Samuel Look at Outward Appearances
While we’re often guilty at looking at ourselves and thinking we’re not talented enough or good enough for God, sometimes we look at others in the same way. Sometimes we’re guilty of looking at the outward appearance instead of looking at the heart and the faithfulness within like God does. And one example is the story of Samuel anointing the next King of Israel.
“And Samuel did that which the Lord spake, and came to Bethlehem. And the elders of the town trembeled at his coming, and said, Comest though peaceably? And he said, peaceably: I am come to sacrifice unto the Lord: sanctify yourselves, and come with me to the sacrifice. And he sanctified Jesse and his sons, and called them to the sacrifice. And it came to pass, when they were come, that he looked on Eliab, and said, surely the Lord’s anointed is before him. But the Lord Said unto Samuel, look not on his countenance, or on the height of his stature; because I have refused him: for the Lord seeth not as man seeth; for man looketh on the outward appearance, but the Lord looketh on the heart…
And Samuel said unto Jesse, are here all thy children? And he said, there remaineth yet the youngest, and, behold, he keepth the sheep. And Samuel said unto Jesse, send and fetch him: for we will not sit down till he come hither. And he sent, and brought him in. Now he was ruddy, and withal of a beautiful countenance, and goodly to look to. And the Lord said, arise, anoint him: for this is he. Then Samuel took the horn of oil, and anointed him in the midst of his brethren: and the Spirit of the Lord came upon David from that day forward. So Samuel rose up, and went to Ramah.”I Samuel 16:4-7, 11-13
Even the prophet Samuel was guilty of looking at the outward appearance as he went looking for the next man to anoint as King of Israel. As he saw the sons of Jesse come before him, he looked at these strong young men and thought surely they were the one God wanted. But God reminded him, don’t look at the countenance or a man’s stature, because God is looking on the heart. He sees who people are on the inside. He didn’t want someone who looked the part of the king or someone who seemed talented enough to be king. No, he wanted the shepherd boy who would be faithful.
Faithfulness Always Trumps Talent with God
Here’s the most important thing we need to remember: Faithfulness ALWAYS trumps talent with God. When God is looking for people to be used greatly for his cause – like Abraham, Moses, David, Noah, Mary, and the Apostle Paul – he doesn’t go looking for the talented people. He’s not worried about whether you have a gift for speaking or singing or writing. God’s merely looking for people who will be faithful to his cause and allow him to work through them.
Just take a moment to look at the people that God used in the Bible – they weren’t talented people:
- Moses had a speech impediment
- Noah is known for getting drunk
- Abraham was old, and Sara was barren
- Gideon was fearful
- Jacob lied
- David was a shepherd boy
- Jonah tried to run from God
- Rahab was a prostitute
- Ruth was a widow
- Esther was in captivity
- Job went bankrupt
- Elijah was depressed and suicidal
- Peter denied Jesus three times
- Martha was a worrier
What we see here is a lot of people who had problems. They weren’t all talented. They were messy. Broken. But God still used these people in powerful ways.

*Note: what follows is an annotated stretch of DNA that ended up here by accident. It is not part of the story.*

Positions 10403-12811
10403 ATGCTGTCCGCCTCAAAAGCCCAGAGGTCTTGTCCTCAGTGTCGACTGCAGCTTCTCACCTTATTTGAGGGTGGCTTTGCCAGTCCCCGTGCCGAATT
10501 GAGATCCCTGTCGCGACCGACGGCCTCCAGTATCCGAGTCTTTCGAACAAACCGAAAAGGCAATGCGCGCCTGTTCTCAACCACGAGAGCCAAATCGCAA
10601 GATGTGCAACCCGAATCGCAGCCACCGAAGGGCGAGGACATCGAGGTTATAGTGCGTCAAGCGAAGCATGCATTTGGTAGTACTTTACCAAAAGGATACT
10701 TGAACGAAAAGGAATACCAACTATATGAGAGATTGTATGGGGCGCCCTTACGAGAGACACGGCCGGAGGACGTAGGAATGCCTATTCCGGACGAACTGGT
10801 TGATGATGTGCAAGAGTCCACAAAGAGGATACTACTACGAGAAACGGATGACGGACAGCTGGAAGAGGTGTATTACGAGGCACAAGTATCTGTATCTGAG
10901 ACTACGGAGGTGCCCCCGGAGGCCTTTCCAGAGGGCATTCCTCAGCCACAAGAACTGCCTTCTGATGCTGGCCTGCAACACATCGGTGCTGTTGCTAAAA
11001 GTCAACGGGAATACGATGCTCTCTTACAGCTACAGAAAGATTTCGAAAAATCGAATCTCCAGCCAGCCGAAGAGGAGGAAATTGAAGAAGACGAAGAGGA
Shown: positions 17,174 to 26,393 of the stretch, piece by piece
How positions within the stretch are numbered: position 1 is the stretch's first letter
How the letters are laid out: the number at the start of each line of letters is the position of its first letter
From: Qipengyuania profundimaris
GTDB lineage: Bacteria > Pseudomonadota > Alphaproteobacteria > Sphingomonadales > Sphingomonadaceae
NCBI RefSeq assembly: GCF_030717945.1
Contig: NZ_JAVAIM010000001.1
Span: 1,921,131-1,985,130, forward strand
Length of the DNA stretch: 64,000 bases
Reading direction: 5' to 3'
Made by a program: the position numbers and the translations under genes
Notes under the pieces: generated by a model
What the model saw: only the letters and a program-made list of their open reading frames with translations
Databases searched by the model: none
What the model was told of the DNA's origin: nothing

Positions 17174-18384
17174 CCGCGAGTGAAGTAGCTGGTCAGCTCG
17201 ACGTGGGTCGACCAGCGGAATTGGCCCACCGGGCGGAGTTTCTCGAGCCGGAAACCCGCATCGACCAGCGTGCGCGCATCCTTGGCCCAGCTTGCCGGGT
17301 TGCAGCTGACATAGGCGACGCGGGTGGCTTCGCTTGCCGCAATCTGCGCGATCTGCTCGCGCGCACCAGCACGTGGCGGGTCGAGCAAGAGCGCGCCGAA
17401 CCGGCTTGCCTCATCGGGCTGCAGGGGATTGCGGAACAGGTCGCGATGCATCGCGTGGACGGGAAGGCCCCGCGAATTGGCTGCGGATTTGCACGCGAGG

When You Feel You’re Not Enough
If you’re worrying that you’re not enough or you’re wondering if God can use you like he did some of those incredible people of faith in the Bible, here are a few things to remember:
- “Now unto him that is able to do exceeding abundantly above all that we ask or think, according to the power that worketh in us…” (Ephesians 3:20)– God can work through you because he can do great things with his “power that worketh in us.” It’s not about you – it’s about God’s power working through you.
- “The Lord will fulfill his purpose for me…” (Psalm 138:8) – If you are willing to give God full control and to be faithful to him, then he is going to fulfill his purpose for you.
- “For I can do all things through Christ who strengthens me.” (Philippians 4:13)– You can do anything through the power of Christ. He is the one who strengthens you.
- “For we are his workmanship, created in Christ Jesus unto good works, which God hath before ordained that we should walk in them.” (Ephesians 2:10) – God made you. You’re the work of his hands. And through his power and your faithfulness, there is so much that he can do through you.
Years ago, when I was 16 years old, I heard this story. It’s stuck with me all these years. A missionary was holding a missionary service one night, telling about his work in Africa. At the end of that service, he gave a plea for workers, asking for people who were willing to serve God and dedicate their lives to telling others about Jesus to come forward. But no one in the audience moved.
In the hush, there suddenly was a bit of a commotion in the back, and the missionary looked up. Down the center aisle of that church came a teenage boy crawling on his elbows towards the front of the church. You see, the boy was paralyzed from the waist down, couldn’t walk, and was making his way to that altar in the only way that he could.
When the boy reached the altar, the boy looked up at the missionary and said, “Sir, can God use a crippled boy like me.” And that missionary, with tears running down his face replied, “Son, God’s been looking for a boy just like you.”
What God’s looking for isn’t talent; he wants someone who will be faithful. So, if you’re asking if God can use you, despite your mess, despite your shortcomings, despite your failures…the answer is yes! God’s been looking for someone just like you!